Protesters march on British Sugar factory
- Credit: Archant
Protesters have staged a march to the British Sugar factory at Bury St Edmunds to complain about a subsidy system which they claim favours big farms over small ones.
Around 60 farmer and grower members of the Landworkers’ Alliance (LWA) marched from Bury St Edmunds train station to the town’s British Sugar factory on Wednesday, to oppose what they claim is the government’s “biased and shortsighted focus” on industrial farming.
They were joined by New York-based performance artists Reverend Billy and the Church of Stop Shopping.
The protesters said they had chosen British Sugar, which is owned by food and retail giant Associated British Foods, as “a symbol of how broken our current food system is”. They argued that the company controls all of the sugar beet processing in the UK and that changes to agricultural policy, intensified under the coalition government, had resulted in less support for small-scale producers and a “distorted” subsidy system that encourages production on large-scale industrial farms.
LWA member Bob Sheppard said: “We want to see a subsidy system that supports farmers to get away from big industrial monocultures. The future of farming is in local, healthy, sustainable agriculture and not in the sort of monopoly that British Sugar represents. You can’t grow organic sugar beet in this country and get it processed, and for the beet that is grown, all the profits end up with ABF shareholders anyway. We want the profits to go to local communities.”
The LWA says at present 90% of fruit and 45% of vegetables consumed in the UK are imported, but small producers were in a strong position to increase domestic production of fruit and vegetables.
“Small scale, ecological farmers provide healthy fruit and veg, grass fed meat and dairy products, arable crops, carbon sequestration, more biodiversity and more employment. That’s what we should be supporting,” the LWA said.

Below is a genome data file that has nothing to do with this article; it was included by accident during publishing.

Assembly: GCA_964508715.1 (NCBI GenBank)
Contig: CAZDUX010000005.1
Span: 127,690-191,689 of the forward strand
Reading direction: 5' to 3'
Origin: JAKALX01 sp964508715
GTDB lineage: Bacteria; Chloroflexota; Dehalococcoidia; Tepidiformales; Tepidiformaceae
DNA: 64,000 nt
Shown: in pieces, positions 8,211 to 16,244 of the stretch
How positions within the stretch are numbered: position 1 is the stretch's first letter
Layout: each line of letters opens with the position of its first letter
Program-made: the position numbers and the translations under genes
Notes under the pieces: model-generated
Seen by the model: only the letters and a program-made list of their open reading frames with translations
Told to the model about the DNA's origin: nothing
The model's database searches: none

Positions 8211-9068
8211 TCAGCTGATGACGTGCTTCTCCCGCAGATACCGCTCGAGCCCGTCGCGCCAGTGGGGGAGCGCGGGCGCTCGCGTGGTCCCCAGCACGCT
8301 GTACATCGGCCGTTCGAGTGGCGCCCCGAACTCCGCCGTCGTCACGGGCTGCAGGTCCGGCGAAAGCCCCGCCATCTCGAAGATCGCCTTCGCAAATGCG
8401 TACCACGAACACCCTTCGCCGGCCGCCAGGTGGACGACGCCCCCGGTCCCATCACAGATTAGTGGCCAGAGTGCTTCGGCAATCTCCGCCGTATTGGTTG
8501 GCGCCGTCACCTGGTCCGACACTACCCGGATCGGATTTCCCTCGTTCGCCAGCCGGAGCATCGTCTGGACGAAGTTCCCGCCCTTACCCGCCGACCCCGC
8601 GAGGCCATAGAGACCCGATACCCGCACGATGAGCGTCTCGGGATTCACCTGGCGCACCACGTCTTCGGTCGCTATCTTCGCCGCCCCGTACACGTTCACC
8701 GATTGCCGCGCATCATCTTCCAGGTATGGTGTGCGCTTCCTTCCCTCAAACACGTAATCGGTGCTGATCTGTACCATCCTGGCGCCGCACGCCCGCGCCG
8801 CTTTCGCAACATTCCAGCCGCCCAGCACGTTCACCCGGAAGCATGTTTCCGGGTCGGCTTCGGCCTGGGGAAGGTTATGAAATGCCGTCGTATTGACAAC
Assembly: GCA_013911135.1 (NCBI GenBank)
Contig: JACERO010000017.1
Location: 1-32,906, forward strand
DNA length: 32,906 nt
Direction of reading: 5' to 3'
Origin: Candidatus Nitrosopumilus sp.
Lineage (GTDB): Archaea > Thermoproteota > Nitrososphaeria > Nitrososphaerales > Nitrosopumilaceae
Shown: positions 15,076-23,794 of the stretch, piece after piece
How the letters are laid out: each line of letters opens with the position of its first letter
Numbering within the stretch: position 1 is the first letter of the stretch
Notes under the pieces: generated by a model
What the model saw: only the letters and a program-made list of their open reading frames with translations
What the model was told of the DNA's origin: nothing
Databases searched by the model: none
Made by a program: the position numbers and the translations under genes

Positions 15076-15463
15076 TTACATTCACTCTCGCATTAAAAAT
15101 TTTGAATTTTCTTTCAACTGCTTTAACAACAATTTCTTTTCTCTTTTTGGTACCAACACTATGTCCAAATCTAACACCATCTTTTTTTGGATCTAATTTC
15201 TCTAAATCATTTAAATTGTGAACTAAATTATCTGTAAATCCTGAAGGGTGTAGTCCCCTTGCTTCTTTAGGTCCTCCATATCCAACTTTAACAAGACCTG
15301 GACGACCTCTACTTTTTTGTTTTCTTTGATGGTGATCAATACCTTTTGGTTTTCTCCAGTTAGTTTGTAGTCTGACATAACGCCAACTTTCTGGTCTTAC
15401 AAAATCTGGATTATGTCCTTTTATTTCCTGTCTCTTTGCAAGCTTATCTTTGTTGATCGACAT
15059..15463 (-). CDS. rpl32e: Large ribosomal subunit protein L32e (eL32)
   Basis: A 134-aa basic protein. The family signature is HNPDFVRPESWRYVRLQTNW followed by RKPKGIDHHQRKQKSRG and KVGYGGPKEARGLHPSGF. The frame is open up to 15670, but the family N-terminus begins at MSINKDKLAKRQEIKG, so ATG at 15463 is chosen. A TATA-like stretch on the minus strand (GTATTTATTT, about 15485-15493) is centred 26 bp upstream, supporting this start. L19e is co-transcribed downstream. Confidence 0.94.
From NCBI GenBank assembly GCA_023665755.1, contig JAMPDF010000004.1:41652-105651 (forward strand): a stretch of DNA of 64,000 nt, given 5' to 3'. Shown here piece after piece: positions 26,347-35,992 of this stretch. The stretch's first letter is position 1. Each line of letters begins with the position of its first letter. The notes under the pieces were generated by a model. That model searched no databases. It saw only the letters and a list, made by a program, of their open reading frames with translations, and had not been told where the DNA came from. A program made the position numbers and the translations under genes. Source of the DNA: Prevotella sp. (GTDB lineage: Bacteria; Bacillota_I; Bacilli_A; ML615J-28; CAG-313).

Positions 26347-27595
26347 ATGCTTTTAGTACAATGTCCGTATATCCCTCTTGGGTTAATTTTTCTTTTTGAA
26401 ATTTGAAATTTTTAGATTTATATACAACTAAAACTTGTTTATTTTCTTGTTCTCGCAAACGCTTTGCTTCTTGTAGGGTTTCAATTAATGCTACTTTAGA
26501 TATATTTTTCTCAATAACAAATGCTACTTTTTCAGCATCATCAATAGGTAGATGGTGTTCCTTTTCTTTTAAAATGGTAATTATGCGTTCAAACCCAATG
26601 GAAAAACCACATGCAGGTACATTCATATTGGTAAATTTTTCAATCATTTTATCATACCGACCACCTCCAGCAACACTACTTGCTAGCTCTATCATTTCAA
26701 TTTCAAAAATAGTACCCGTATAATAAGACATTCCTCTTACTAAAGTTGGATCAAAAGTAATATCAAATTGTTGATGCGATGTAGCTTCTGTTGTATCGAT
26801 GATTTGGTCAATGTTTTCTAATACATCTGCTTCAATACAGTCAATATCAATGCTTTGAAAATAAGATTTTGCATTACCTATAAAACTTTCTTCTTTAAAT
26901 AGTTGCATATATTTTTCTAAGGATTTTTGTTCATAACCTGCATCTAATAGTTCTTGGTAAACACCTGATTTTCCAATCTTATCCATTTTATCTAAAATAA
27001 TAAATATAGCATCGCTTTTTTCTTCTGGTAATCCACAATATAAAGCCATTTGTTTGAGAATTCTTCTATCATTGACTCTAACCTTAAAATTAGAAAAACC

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Joanne Mudhar, a member of the organising committee, who runs Oak Tree Low Carbon Farm, a community-supported agriculture scheme at Rushmere St Andrew, Ipswich, said: “We believe that the subsidised monopoly of sugar beet in the UK is a symbol of this. We did not wish to target employees of British Sugar - our issue is with the wider policy and regulatory framework concerning food and farming.
“For example, large scale UK landowners receive £3billion in EU CAP subsidies, while small scale farms like my farm receive no money at all, but are expected to follow excessive and inappropriate red tape designed for industrial scale agriculture.”
But with a level playing field, small farms like The Oak Tree could provide local, healthy food, provide local employment, keep money in the local economy rather than going to distant corporate shareholders, and take care of the environment, she said.
But Colm McKay, agriculture director at British Sugar, said his company was already supporting small farmers.
“British Sugar works with 3,500 growers and council tenant farmers to produce and process sugar beet in the UK. This includes many smaller farmers who continue to grow sugar beet as it provides a positive margin for them and continues to support the economic sustainability of their farms,” he said.
“In the UK, British Sugar also indirectly supports 13,000 rural jobs in their local communities.
“Sugar beet is an exceptional, rotational break crop and is eligible for Countryside and Environmental Stewardship points. It has lots of benefits for the farms on which it is grown and, as with any root crop good soil management removes any issues with soil quality.”
The aim of the ocmpany was to transform all its raw materials into sustainable products, he added. The company produced more than a million tonnes of sugar in the UK and an additional 500,000 tonnes of animal feed from sugar beet pulp. It recycled stones for building, lime for soil conditioning and soil for landscaping.
“At Wissington we produce 140 million tomatoes a year harnessing the surplus heat, CO2 and water generated by the sugar beet factory in one of the UK’s largest tomato nurseries - Cornerways,” he said.
“Using our Combined Heat & Power plants, we export enough electricity for 160,000 homes. We also invested in the UK’s first Bioethanol plant, producing 70 million litres of renewable fuel.”